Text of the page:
JOHANNESBURG and Durban train commuters got to their destinations without much hassle, while those in Cape Town were left stranded by the nationwide Metrorail strike.
Train drivers, protection and customer service personnel - all members of the United Transport and Allied Trade Union - started the strike yesterday morning after salary talks with their employer collapsed.
They picketed outside Metrorail offices in Johannesburg, Cape Town, Durban and Pretoria.
Utatu is demanding a wage increase of 8percent and a further 2percent from September 1. The larger union representing workers at Metrorail, the SA Transport and Allied Workers Union, settled for 8percent last week.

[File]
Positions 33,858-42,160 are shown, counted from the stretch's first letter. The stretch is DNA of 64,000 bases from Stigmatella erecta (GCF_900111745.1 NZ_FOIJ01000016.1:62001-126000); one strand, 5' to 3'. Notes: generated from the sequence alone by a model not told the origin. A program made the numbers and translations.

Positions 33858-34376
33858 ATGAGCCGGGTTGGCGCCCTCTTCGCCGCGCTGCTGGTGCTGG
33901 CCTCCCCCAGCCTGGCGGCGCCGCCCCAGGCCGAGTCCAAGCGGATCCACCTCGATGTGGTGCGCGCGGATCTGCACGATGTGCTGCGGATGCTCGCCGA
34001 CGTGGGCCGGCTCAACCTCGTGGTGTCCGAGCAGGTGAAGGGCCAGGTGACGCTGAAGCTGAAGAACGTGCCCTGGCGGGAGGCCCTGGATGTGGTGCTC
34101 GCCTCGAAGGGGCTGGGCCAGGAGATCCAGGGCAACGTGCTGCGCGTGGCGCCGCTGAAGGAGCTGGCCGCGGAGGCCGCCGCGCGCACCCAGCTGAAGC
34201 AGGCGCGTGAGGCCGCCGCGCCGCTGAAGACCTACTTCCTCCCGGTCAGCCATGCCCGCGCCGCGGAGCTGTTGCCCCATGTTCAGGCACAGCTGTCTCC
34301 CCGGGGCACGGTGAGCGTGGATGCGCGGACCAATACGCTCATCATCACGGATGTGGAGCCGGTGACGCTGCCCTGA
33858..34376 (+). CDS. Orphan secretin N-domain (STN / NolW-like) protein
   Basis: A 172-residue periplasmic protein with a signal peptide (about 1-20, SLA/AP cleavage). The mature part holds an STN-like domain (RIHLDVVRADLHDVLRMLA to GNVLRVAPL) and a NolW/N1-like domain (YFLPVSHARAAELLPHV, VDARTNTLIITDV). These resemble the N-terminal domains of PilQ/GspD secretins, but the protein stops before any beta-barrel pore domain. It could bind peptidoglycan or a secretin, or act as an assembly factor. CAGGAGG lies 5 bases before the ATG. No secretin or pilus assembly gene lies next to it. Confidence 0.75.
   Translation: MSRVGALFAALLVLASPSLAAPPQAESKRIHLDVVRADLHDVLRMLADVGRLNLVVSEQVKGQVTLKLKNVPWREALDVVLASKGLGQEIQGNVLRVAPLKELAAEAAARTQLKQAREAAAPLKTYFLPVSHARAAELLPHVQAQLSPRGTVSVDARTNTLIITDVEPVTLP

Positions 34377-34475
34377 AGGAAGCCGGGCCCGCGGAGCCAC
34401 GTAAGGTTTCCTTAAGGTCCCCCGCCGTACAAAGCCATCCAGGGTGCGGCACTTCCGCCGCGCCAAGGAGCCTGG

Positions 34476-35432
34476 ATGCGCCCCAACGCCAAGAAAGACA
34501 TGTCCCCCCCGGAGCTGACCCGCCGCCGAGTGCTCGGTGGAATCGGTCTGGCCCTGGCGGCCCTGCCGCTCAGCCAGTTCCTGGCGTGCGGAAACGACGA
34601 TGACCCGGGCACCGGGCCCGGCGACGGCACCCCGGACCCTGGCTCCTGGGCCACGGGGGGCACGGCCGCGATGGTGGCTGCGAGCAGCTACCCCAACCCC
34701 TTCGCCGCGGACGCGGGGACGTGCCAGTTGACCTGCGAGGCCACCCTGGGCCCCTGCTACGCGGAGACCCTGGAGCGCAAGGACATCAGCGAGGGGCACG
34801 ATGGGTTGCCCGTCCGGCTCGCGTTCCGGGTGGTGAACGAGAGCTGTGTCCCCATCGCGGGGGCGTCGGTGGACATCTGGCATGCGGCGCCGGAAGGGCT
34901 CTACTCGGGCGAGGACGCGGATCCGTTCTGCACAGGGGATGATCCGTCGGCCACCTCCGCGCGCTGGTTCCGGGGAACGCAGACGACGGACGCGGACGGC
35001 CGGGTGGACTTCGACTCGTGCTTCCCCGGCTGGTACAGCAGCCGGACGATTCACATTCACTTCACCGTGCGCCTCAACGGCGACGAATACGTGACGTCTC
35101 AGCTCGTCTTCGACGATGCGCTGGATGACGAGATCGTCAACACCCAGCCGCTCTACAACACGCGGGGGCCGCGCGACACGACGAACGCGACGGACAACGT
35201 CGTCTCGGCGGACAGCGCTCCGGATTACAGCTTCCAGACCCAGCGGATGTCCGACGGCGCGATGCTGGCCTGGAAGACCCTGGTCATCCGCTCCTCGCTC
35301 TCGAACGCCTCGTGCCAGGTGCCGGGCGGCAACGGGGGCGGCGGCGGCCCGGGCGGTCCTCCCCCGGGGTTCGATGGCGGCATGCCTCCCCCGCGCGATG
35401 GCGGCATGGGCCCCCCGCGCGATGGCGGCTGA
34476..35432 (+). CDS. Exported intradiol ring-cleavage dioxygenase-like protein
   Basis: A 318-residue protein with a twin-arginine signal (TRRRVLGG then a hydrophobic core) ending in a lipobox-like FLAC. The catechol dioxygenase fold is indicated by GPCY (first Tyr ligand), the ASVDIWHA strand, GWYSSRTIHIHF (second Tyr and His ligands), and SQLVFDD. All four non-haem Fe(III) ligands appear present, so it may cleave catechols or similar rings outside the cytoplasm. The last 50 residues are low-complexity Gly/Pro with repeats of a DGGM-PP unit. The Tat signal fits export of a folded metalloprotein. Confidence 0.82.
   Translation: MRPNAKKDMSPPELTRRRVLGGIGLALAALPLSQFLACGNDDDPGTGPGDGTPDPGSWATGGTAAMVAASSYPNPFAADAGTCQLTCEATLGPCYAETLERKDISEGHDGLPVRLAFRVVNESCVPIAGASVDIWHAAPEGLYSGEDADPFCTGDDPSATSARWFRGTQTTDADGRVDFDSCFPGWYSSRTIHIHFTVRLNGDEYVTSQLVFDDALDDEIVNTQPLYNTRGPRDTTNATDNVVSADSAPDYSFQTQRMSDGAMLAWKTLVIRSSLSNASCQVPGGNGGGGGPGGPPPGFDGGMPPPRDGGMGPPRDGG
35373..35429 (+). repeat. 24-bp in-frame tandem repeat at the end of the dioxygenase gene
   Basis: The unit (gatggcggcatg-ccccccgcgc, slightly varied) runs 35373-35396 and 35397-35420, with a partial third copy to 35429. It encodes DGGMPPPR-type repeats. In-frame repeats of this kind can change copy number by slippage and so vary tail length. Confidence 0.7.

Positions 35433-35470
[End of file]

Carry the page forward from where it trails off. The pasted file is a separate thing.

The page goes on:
Other demands include the removal of the clause referring to the Basic Conditions of Employment Act, which the union believes could result in workers losing R4000 a month if implemented. They are also demanding a further 8percent increase in the housing and medical subsidy.
Union officials in Cape Town said Metrorail regional manager Steven Ngobeni refused to accept a memorandum from the striking workers.
"We will come here everyday and force him to accept it," said Tshidiso Plaatjies, Utatu assistant general secretary, yesterday.
Metrorail spokesperson in the Western Cape, Rianna Scott, said three out of 10 trains in the region were operational.
"The service is the equivalent of a Sunday service and about 30percent of the usual morning peak potential."
In Gauteng, the strike was reported to have had a minimal impact mainly due to the fact that Utatu represents the minority of the workers in the sector, with Satawu having represented the majority. - Additional reporting by Sapa